There is little I find more lovely than waking up to a beautiful snow. The backyard is covered with a soft white blanket, and the world seems almost more peaceful and quiet. That is until I have to face the ramp in front of the house and worry about how I am going to get my daughter to school on time.
Wheelchairs and snow just do not mix well.
My daughter’s chair will not make it through even a few inches of snow in the school parking lot or our driveway. It takes a herculean effort of pushing and shoving, while trying to tilt the chair back in a simultaneous wheelie. Plus the fact she is generally freezing while I am trying to do this act. Her chair is heavy and doesn’t move well through altered ground.
There is the added fun fact that when we do get to our destination, there are always those ramps that haven’t been lovingly shoveled by a Mom, or paths through parking lots that the average person has no problem with, but a person on wheels finds challenging. And it’s cold!
When my daughter was little, and crawled everywhere because she couldn’t walk, I was obsessed with the floors being clean for her little hands. Now, the wheelchair brings in slush and dirt and whatever else it can attach to its wheels and drags them all over the house.
I often wonder how other people handle this. How do independent adults in wheelchairs make this work? If you are pushing a chair yourself, it has to be difficult when the wheels are all wet and gross.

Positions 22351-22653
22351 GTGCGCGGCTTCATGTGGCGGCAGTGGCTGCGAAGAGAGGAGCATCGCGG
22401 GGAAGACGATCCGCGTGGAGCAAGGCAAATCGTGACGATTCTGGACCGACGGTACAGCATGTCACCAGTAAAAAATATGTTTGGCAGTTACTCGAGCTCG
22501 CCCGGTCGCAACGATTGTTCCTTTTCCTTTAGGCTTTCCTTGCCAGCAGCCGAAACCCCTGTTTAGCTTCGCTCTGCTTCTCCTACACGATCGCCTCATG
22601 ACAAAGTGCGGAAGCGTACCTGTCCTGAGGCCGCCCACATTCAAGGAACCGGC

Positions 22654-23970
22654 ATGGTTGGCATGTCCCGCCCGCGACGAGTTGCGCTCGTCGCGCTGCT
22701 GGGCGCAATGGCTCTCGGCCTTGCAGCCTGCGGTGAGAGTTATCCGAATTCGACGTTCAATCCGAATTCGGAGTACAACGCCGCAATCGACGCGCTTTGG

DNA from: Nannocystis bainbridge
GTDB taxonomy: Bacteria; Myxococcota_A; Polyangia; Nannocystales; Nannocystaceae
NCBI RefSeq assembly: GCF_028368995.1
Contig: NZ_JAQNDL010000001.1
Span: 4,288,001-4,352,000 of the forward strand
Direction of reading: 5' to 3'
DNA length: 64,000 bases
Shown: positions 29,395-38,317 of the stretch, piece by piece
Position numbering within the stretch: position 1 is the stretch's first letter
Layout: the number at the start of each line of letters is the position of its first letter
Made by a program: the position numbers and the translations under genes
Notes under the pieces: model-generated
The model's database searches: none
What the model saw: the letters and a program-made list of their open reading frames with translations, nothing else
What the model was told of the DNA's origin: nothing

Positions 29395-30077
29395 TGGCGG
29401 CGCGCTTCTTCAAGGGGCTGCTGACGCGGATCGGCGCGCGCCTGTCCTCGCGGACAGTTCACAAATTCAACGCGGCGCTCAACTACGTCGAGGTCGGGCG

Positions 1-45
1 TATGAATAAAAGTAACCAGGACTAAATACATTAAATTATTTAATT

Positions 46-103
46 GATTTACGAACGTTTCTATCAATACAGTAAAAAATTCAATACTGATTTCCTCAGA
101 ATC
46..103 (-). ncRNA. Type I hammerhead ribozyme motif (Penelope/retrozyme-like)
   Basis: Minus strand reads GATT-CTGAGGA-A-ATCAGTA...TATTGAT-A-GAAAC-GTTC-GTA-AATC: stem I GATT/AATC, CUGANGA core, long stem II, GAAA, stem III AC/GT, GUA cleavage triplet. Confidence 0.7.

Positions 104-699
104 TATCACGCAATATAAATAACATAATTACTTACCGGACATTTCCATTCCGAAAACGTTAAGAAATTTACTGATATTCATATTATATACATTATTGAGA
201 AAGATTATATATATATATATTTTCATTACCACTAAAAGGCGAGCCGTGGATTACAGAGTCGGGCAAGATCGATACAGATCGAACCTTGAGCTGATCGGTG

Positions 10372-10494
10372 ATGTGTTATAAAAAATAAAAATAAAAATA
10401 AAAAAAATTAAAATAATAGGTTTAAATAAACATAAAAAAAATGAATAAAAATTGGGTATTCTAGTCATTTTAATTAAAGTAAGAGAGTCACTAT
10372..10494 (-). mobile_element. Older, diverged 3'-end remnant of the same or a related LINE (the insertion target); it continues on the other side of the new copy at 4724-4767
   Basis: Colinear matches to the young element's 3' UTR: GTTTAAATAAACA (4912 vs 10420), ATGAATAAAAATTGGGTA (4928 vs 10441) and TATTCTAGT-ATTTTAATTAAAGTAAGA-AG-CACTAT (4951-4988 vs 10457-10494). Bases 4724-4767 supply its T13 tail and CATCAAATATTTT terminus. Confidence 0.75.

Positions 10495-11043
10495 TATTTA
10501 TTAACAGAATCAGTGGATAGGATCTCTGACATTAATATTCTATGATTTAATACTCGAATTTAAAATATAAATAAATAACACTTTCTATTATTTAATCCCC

And it amazes me that so many of the major colleges that are accessible to young adults with physical disabilities are in states that get a lot of snow. Around us we have University of Illinois Urbana and University of Wisconsin Whitewater, which are both renowned for students with physical disabilities. But how do they manage it in the Midwest where snow is a given, and deep snow and extreme cold is just something we are used to having?
It amazes me that all people with physical disabilities don’t migrate to Florida or Arizona the minute they come of age. I know my daughter would live somewhere warm if she could. She is not a lover of a beautiful snowy morning like her Mom.
Some companies are designing chairs that can cross through all terrains and make mobility so much easier for people who use them. The Viking Four Wheel Drive Chair below looks like it could get through anything.
There was a Ted Talk in 2012 by a man named Amos Winter and his team at MIT, to discuss a chair they were developing called the Freedom Leverage Chair that was affordable and could cross all terrains as well.
Check out the Ted Talk called The Cheap All-Terrain Wheelchair and see what you think. I love that MIT designers are looking for ways to make life more accessible.
People with disabilities should be able to go wherever they want to go, to climb whatever mountains they wish, and to not be forced to “stay on the pavement” of life. There is a big world of adventure out there and we just need to find ways to clear the path.